We Have So Much More Technology Than We Had – And So Much Less Than We Need
A Dramatic Escalation of a Trend Already Underway
One of the byproducts of the pandemic has been the dramatic increase in adaptation by Americans of video teleconferencing and other online communications tools.
I say “adaptation,” which may be too strong a word. Some have indeed become quite capable and comfortable with this new venue. Others are using it only under great duress and reluctance.
The idea of replacing live meetings with video teleconferencing (VTC) is hardly new. It has been a mainstay of business and other communities for years. Same for distance learning (DL), which incorporates VTC, but is much more.
But today millions of newcomers find this is their link or nothing at all. The usual bell curve of human learning has been on full display here. A few latched on and took off; some immediately drowned and bailed out; most float around a bit but are getting by.
Given what we now know about needs and capacities, what might we carry to guide us in the months and years ahead. I would suggest 3 key lessons. They offer us wonderful potential, if only we will learn from them.
Lesson One: Everyone Needs High Quality, High Speed Internet
I have written on this before, but the current situation brings this need to the forefront. We genuinely need a national commitment to ensure every household has a capable high-speed connection that is reliable and affordable. We did this before, first with electricity, then with telephones.
There is zero reason to justify the patchwork mess we have now. Too much is at stake. We could talk endlessly about what such a capability could mean for education, medicine, employment – on and on. No more excuses. Make it happen, America. We now can see clearly what a handicap we have today. It need not be so.
Lesson Two: The Time for Artificial Intelligence and Augmented Reality is Now
We hear complaints in the current environment about connections by technology. The connection feels remote and two dimensional. Complaints of “Zoom Fatigue” are common. Fair enough, although there are lots of little tricks and techniques that can help.
But imagine a Zoom Happy Hour during which you don goggles and find yourself in a room with your friends. You see each other in three dimensions. You walk through the room, seeing people as you would expect to see them in such a gathering – sitting, talking with each other, calling you over.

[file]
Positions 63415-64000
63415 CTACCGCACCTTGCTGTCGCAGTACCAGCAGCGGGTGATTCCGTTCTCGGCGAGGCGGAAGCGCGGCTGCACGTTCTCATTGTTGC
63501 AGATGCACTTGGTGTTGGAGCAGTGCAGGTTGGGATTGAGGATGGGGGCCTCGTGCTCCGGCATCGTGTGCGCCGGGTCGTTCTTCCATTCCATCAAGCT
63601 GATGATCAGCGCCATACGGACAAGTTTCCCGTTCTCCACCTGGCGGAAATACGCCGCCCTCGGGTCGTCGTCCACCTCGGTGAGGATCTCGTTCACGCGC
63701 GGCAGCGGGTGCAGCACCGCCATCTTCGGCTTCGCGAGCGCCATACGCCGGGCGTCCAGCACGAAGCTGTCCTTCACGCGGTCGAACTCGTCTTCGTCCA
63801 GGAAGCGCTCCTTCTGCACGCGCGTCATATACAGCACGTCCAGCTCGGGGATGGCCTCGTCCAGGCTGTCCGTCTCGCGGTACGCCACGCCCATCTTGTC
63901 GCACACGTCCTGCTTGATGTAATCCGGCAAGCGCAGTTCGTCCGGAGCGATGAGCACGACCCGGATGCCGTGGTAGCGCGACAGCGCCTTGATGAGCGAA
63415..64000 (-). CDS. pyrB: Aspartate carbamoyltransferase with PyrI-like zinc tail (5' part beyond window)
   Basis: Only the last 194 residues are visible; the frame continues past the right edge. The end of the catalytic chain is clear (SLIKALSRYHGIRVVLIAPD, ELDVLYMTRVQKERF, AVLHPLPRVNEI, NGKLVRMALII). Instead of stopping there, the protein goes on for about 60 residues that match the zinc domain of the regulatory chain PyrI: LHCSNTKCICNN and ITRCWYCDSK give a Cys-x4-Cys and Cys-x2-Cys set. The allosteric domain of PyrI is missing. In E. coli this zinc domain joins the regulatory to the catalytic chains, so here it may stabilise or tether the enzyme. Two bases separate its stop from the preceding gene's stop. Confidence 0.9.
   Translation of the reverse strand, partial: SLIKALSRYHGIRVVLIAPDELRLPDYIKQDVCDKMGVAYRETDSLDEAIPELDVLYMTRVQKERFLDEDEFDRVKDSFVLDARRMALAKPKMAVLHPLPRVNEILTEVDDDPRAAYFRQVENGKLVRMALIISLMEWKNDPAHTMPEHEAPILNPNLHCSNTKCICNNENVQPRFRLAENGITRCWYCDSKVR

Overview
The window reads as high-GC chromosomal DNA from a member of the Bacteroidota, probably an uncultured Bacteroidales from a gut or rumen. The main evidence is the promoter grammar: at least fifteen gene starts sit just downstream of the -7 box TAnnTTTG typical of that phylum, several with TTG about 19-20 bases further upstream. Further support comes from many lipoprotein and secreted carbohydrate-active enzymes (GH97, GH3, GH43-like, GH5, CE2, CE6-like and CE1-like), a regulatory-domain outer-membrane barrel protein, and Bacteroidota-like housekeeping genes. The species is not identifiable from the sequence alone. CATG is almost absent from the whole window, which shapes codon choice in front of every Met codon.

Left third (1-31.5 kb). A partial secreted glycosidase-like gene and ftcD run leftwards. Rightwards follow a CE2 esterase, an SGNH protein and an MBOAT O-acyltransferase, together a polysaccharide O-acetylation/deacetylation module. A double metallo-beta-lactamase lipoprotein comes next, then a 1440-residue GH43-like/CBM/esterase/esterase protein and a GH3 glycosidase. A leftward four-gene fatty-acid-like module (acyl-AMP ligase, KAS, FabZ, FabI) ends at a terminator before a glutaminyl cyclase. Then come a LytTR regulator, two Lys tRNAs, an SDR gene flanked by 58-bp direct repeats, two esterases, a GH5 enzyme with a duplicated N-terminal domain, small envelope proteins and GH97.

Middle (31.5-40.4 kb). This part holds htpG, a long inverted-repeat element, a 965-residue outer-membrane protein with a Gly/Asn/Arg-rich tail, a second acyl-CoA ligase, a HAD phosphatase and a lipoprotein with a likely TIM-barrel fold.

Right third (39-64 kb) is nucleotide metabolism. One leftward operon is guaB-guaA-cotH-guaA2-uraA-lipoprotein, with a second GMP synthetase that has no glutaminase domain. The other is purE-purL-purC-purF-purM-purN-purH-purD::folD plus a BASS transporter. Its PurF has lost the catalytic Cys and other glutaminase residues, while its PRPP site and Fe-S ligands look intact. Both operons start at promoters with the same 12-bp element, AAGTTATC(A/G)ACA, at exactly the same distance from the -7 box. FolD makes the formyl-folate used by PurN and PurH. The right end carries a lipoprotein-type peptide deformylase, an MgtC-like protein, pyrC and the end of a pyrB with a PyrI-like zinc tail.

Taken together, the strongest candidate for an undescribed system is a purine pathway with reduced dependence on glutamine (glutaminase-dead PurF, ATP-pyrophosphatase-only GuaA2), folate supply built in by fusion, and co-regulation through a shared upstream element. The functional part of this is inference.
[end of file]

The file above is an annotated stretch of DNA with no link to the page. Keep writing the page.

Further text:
That artificial intelligence (AI) technology exists already. It is just a bit clunkier, more expensive, and less prevalent than it should be. We can close the performance and cost gaps quickly – if we establish the demand and grow the markets.
Imagine lonely seniors being able to visit with friends in this way or take a trip to visit familiar places from their past. Imagine classrooms that you feel you are in. Look around and see your classmates right next to you. Magic.
Think about seeing the room or lawn you actually occupy, but now augmented with historical figures, pieces of equipment – whatever you want for an enriching experience.
Such augmented reality (AR) is already an important component in many business and governmental operations. It could dramatically enrich people’s lives more broadly right now.
Lesson Three: Industry Needs to Get Off Its Butt
The first two lessons mentioned here need the tech industry to step up their game to make these things happen in useful ways. Two subsets are inherent.
One, security is unacceptable at today’s standards. The ease with which governments and criminals steal our data and seize our systems is unacceptable. It is also inexcusable.
Society and government need to sweeten the pot for major improvements and raise the pain for failing to improve. Make it easier to sue the companies for breaches and suddenly solutions will appear.
Two, none of the technology discussed here should be as complex for the user as it is today. Using any of these capabilities should by now be no more difficult than driving a car or making a telephone call.
It should make no difference if you are on Apple or a PC, a phone or a tablet. You should not be mystified by a smart speaker or a smart TV.
Industry seems to create for fellow technicians more than for the average citizen. Far more of this technology should be automatic, voice activated, and intelligent enough to work without you feeling the need to call Neil deGrasse Tyson for a lifeline.
What Has Changed is the Level of Urgency
Everything mentioned in this post has been true for some time. But the pandemic raised the level of awareness (boy, are we vulnerable and isolated!) and the need for solutions (kids are falling behind educationally, and people are dangerously cut off from society).
In the hope that we have a new, rational national government right after the first of the year, let’s expect that these issues are a core component of the new infrastructure that is being talked about.
I, for one, would like to see America lead again. In any thing. This seems like a heck of a good place to start. The dividends would be endless.
I would write more, but my watch just reminded me it is time for a Zoom meeting and Alexa just told me I have a package at the door. Bye.
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